Uncovering mineral rights

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Dear Steve,
I went to a meeting about natural-gas rights and the gas people said I wasn’t on the eligibility list. One neighbor thought the builder owned the mineral rights in our subdivision. But there’s nothing on my deed about this. How do I check?
— Virginia

Do mortgage companies have any rights to the money you get for a mineral or natural-gas lease? 
— Stephanie

Dear Virginia and Stephanie,
Your letters are among scads I’ve received since I first wrote about mineral rights in March.

First off, Stephanie, mortgage companies typically don’t own these rights, although some charge subordination fees if you enter into a mineral rights lease. In newer lease agreements, many gas companies agree to pay all the subordination fees that homeowners would have otherwise incurred. Request this from the gas company if it’s not part of the original offer.

As for you, Virginia, it’s time to check your title policy. While most of these gas companies do a reasonably thorough job of checking, their determinations are sometimes wrong. If you do not own the rights, your title might note something like “Mineral rights do not convey” under “Exceptions.”

Even if that exception is absent, that’s still not a 100-percent guarantee you own the rights. I would first check with other neighbors to see if they also don’t own mineral rights. My guess is you live in a fairly new subdivision, because most builders didn’t have the foresight to claim mineral rights until the early part of this decade.

Minus a title exception, the only sure way homeowners know if they own mineral rights is to retain the services of an oil-and-gas attorney or “land man” who may have to research the property and (or) geological surveys all the way back to the 1800s. But this can be cost-prohibitive for homeowners who don’t have substantial acreage. Land men say that current homeowners have those rights at least 95 percent of the time if there is no exception on the title.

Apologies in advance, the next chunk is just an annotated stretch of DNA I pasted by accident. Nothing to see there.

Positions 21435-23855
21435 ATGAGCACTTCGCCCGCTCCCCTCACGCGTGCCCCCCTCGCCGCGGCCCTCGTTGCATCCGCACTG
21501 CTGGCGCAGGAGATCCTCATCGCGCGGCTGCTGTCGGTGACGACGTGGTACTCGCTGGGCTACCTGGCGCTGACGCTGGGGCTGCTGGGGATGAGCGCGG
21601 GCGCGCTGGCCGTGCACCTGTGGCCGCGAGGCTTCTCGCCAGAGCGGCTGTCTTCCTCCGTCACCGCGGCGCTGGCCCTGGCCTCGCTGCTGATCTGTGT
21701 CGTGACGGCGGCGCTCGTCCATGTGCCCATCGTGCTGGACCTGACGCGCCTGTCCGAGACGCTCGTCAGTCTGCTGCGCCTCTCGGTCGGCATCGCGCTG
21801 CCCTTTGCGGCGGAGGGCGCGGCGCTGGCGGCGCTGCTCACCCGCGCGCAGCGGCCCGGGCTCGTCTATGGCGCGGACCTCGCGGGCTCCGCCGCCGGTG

Now that energy companies can extract gas and other natural resources from heretofore unreachable places, I strongly suggest that all home sellers secure mineral rights to their properties before putting them on the market, even if no gas or other valuable natural resources have been discovered locally. (Conversely, savvy homebuyers should ask for those rights as part of their offer.)

I mention this because another huge natural gas deposit similar to the lucrative 5,000-square-mile Barnett Shale in north Texas has been found beneath a large section of northwest Louisiana, with smaller branches into west Texas and parts of Arkansas.

Called the Haynesville Shale, this field has precipitated a mini land rush with gas companies quietly buying up drilling rights for several months before informing the public of the find. Smaller fields in Pennsylvania, Ohio, New York and West Virginia have also been found.

Payments are getting pretty substantial, too. In Texas and Louisiana, firms are forking out between $20,000 and $30,000 per acre with royalties of 25 percent or more, often calculated to the middle of the street in the front and to the rear as well if the backyard directly abuts another street.

Some homeowners have held out for top dollar and earned a few thousand extra for their efforts. There are no reports to my knowledge of holdouts being offered less than initial offers.

Good luck, homeowners, in these fields of (found-money) dreams!